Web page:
“The road was opened by Anjan-da and Tony-da,” credits Dasgupta.  “We have a huge legacy but the pace here is leisurely and vibrant.”

“Yes, but let’s not pander to the stereotype of Bengalis being a soft race,” someone says.  “We are very aggressive, very racist.”

“The stereotype of the intellectual Bengali was the class that Uttam Kumar represented,” Dutt says.

“But let’s not forget.  The first English film—36 Chowringhee Lane—was made in Bengal,” Dutta corrects.

“Even Ray was very global,” Mukherji adds.  “And Robi Thakur was very global.  He marketed himself very well.”

“And Vivekananda marketed himself very well,” adds Dasgupta.  Any moment now, I expect the Swami to open the door and walk in.

Soon, they are all correcting each other and adding to the argument and smoking and drinking.  The door opens and closes.  The lady with the red bindi makes her Shakespearean “exits and…entrances” and “all the world’s a stage.”  The scene fits every Bengali stereotype I have; every one that they insist is not true.

“My grandfather wore a dhoti but played Frank Sinatra at home,” says Dutt.  “So please, let us not say that Bengali-ness is about dhoti and rosogolla and bhadralok.  Let us not make them this monolithic paan-chewing group who wants to make movies instead of selling potatoes.”

Frankly, this group would be terrible at selling potatoes.  Look at them now, talking about Truffat and Kieślowski and Wong Kar-wai.  These aren’t brittle time-conscious Bollywood filmmakers who are engaged in the debilitating high-stakes game of commercial cinema.  These are “artistes” who have made their peace with commercial success.  They don’t disdain it anymore; they go after it.  “Look at us,” says Dutta.  “We are talking about distribution, posters, hoarding.  Two pegs down and we are all relaxed.”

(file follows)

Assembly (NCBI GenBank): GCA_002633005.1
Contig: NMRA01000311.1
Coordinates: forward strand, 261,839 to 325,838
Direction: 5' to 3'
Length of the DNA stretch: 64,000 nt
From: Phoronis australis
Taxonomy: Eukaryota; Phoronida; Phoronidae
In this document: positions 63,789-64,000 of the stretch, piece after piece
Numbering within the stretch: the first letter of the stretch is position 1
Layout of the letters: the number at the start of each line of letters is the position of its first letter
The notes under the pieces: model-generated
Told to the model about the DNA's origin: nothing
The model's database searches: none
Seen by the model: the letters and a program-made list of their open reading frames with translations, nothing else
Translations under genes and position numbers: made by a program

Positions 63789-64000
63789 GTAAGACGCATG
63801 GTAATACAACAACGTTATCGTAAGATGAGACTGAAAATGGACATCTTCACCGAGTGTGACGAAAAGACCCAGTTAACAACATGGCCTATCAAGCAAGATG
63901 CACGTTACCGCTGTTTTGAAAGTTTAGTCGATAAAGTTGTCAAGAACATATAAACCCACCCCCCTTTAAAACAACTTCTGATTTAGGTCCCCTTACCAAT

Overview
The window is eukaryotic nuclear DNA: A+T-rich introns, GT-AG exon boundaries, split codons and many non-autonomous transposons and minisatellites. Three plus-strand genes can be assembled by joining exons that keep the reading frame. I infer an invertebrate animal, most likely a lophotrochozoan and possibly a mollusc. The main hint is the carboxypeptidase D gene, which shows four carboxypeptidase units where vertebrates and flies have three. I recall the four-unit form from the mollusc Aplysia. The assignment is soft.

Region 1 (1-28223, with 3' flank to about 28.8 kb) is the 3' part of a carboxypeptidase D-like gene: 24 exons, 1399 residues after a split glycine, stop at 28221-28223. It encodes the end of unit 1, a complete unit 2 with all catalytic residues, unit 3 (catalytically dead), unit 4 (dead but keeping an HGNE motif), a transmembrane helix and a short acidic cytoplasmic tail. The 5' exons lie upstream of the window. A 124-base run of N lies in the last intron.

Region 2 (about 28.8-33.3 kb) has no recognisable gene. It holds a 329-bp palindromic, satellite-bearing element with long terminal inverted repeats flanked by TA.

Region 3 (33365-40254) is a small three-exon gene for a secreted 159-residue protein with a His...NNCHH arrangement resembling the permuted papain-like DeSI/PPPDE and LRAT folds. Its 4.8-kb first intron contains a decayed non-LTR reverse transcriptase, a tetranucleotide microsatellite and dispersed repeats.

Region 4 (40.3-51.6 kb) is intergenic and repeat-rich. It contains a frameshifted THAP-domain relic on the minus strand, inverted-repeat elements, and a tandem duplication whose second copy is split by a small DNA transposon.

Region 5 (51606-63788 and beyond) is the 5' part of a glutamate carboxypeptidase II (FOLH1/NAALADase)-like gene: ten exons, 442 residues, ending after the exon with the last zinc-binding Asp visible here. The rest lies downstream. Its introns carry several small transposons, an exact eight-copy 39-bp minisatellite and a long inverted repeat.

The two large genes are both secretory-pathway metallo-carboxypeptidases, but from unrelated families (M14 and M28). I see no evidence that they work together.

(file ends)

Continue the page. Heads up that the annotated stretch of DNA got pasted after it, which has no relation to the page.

“We also talk about art, but in a spirit of cooperation, not competition,” says Chowdhury, who has just made a few phone calls to fix a small glitch in another man’s production.  He invites me to watch his shoot the following day

All the directors goad Dutta to open more theaters in the districts.  “You guys need to change the mindset of the districts,” he counters.  “The days of self-indulgent cinema is over.”

I ask Chatterjee, the young actor, why he is in Kolkata instead of Mumbai.  “Kolkata is an international city but it hasn’t reached saturation point,” he replies.  “I want to be part of that ferment.”

Tamil film actor, Surya, much as I enjoy him, could not have delivered that line.  He might have attempted that sentence, but to use the word, “ferment?”  That word and that line can only be owned by a true-blue “intellectual Bengali,” the one that these guys insist doesn’t exist.

Shoba Narayan thanks Arijit Dutta for his adda.  She wishes she could return the favor, but sadly, the Kannada film industry comes together to support alleged wife-beaters, like the actor, Darshan.